(All images in this post © Don Hanover, meaning he can sue you if you use them without his permission.)
Once it became clear that Robert Sepúlveda Jr.—Logo's Finding Prince Charming star—really was an escort in the past, a friend showed me these images from a shoot he did with the “very nice” guy in Florida 10 years ago, after Sepúlveda had flaked out on a previously scheduled shoot. He's only 33 now, in spite of his take-me-seriously salt-and-pepper hair (we won't even discuss his take me? seriously?? endowment—there ain't a thing wrong with him physically), so he was 23 when these images were taken, yet he said this week he was an escort only to get through college. Speaking to Noah Michelson of Huffington Post, he addressed the rumors of his past as a sex worker by saying:
I mean, the past is the past, y'know, I was young and it helped through college, um, but what I want people to focus on is who I am today—the entrepreneur, um, as an activist, um, I started a non-profit, and, y'know, um, focusing on the show. That's really what I want people to focus on.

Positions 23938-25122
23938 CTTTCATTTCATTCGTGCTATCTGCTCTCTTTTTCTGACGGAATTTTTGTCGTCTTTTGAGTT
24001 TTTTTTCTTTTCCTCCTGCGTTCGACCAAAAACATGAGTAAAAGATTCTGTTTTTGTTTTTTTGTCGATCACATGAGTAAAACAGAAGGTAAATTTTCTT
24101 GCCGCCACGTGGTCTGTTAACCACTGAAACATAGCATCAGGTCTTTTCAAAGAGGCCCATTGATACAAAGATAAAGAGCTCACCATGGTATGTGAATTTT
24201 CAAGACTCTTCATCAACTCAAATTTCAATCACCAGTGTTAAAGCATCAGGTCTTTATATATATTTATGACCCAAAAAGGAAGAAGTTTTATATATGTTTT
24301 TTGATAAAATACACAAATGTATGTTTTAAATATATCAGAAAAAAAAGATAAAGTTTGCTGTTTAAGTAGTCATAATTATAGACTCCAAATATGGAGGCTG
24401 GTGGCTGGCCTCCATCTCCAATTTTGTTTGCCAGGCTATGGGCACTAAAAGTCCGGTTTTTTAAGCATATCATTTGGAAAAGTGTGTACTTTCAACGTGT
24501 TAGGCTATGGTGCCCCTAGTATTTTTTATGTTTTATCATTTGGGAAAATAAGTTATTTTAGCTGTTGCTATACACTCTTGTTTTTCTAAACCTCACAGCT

This photo shoot is the one from which he used an image to advertise himself as a sex worker. He graduated college in 2004, so was clearly still escorting two years (or more) later.
That's not the major issue for me—because I'm all for sex work and all for sexy photo shoots and all for bar rags (this shoot was for Buzz Magazine)—but the show's thrust and Sepúlveda's reaction to the gossip is.
Following the gay bachelor's brusque, clearly embarrassed brush-off of the escorting issue, Michelson bizarrely tried to spin it as an example of how the very aggressively heteronormative show isn't that heteronormative. Had Sepúlveda been upfront about this aspect of his life (he has also, via lawyers, sent cease-and-desist letters to blogs that posted X-rated selfies), it could've been an interesting twist on the show. Instead, it appears very likely that he was attempting to hide his sex work in order to appear on a show that undoubtedly would have rejected him over it. The show is set up identically to The Bachelor—you simply do not get more heteronormative than that.